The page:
Rural India has a reason to cheer. According to the government, India is estimated to harvest a record 235.88 million tonnes of food grain in the current crop year. This is 8.1% higher than the previous year’s grain output. The output in 2009-10 stood at 218.11 million tonnes, 16.27 million tonnes lower than the year ago period (read here). If the harvest season ends in June, the higher estimates comes as good news for the government and the economy.
First, the increased output will take substantial pressure off food inflation. Food inflation has been at elevated levels due to supply side constraints. With the estimates projecting a bumper wheat crop in this year, there are expectations that food inflation might ease in the coming months (read here).
Second, higher grain production will give a fillip to the incomes of the agrarian community. Over the years, government has constantly raised Minimum Support Prices (MSP) of key food grains. According to Deutsche Bank strategists Abhay Laijawala and Abhishek Saraf, the MSPs of key food grains, on an average, have seen an annual raise of around 10% from 2004-5 crop year.
Rural income in India is likely to witness a meaningful rise in FY11 driven by the sharper-than anticipated growth in agricultural production coupled with a continuing – albeit modest increase in minimum support prices. Minimum support prices for food grains have risen this year at an average of 5.7%, which though modest is still up yoy. We estimate that the minimum support prices of food grains have now been raised by a CAGR of around 10% since UPA 1 came to power in FY05–which is more than 400 bps higher than the average inflation during the same period.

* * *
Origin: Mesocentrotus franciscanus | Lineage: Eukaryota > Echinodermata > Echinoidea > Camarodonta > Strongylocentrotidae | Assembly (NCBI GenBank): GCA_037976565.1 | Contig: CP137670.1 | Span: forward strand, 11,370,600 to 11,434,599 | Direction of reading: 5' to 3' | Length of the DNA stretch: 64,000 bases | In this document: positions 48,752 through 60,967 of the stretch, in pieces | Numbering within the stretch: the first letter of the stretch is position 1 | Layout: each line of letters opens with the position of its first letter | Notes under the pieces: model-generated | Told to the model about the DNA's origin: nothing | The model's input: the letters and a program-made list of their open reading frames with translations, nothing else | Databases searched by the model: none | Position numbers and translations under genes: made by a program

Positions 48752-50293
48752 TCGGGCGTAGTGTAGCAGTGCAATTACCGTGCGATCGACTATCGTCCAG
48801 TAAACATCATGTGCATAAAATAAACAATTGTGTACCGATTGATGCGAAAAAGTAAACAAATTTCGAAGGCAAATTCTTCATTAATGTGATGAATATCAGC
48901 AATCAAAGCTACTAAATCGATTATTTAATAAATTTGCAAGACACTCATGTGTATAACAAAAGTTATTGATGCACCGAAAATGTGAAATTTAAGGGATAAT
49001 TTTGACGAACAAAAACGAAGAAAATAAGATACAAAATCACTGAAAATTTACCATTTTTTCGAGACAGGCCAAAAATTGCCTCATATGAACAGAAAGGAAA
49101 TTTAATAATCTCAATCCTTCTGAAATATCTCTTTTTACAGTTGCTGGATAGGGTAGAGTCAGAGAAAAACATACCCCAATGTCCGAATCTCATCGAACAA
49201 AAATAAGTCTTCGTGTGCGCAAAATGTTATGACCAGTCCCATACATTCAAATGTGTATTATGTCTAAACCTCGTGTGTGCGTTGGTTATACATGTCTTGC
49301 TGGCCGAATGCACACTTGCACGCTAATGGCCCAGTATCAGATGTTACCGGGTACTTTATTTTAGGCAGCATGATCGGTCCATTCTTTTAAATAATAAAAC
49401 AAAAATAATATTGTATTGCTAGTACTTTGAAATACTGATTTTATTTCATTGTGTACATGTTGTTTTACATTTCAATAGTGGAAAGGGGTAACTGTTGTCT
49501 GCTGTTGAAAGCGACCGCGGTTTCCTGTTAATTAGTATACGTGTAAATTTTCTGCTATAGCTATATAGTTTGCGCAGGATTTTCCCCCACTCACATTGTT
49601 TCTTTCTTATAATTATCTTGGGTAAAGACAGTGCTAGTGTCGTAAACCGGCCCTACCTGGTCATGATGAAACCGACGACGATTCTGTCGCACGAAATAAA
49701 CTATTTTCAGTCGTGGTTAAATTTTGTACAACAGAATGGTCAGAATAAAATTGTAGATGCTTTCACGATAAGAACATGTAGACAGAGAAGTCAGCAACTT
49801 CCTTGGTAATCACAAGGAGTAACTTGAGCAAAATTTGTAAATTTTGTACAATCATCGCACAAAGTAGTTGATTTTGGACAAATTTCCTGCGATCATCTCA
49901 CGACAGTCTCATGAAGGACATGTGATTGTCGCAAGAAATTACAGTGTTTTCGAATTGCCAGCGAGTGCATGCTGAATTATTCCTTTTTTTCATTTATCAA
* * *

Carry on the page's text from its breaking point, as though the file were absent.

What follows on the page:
In fact, the growth in support prices will be higher if one calculates the numbers from 2006-7. The MSPs for all crops have seen a CAGR of 14.2% from 2006-7. For commodities like pulses their MSPs has seen a growth of 20%.
Higher minimum support prices at a time of bumper harvests are expected to cushion farmers from the risk of oversupply driving down the prices. According to Deutsche Bank calculations, the crops under MSP regime alone are expected to bring-in an additional Rs 52,700 crore to the rural economy.
The strategists add:
We estimate that higher agricultural production in FY11 will lead to an additional Rs 527 billion flowing into India’s rural economy solely from those crops which are under MSP regime. Additionally, the government has continued its focus to stimulate rural India by allocating Rs 741 billion to the Ministry of Rural Development in the Union budget. These in turn should, in our view, lead to continuing consumption demand from the rural economy.
Also See | YoY growth in income from crops under MSP regime (PDF)
Even though the government did not raise the support prices substantially in 2010-11, the generous hikes in previous years will come-in handy for the rural community. The incomes from crops under MSPs are expected to witness a jump of 17%, the highest since 2007-8. This should bring good tidings for rural economy.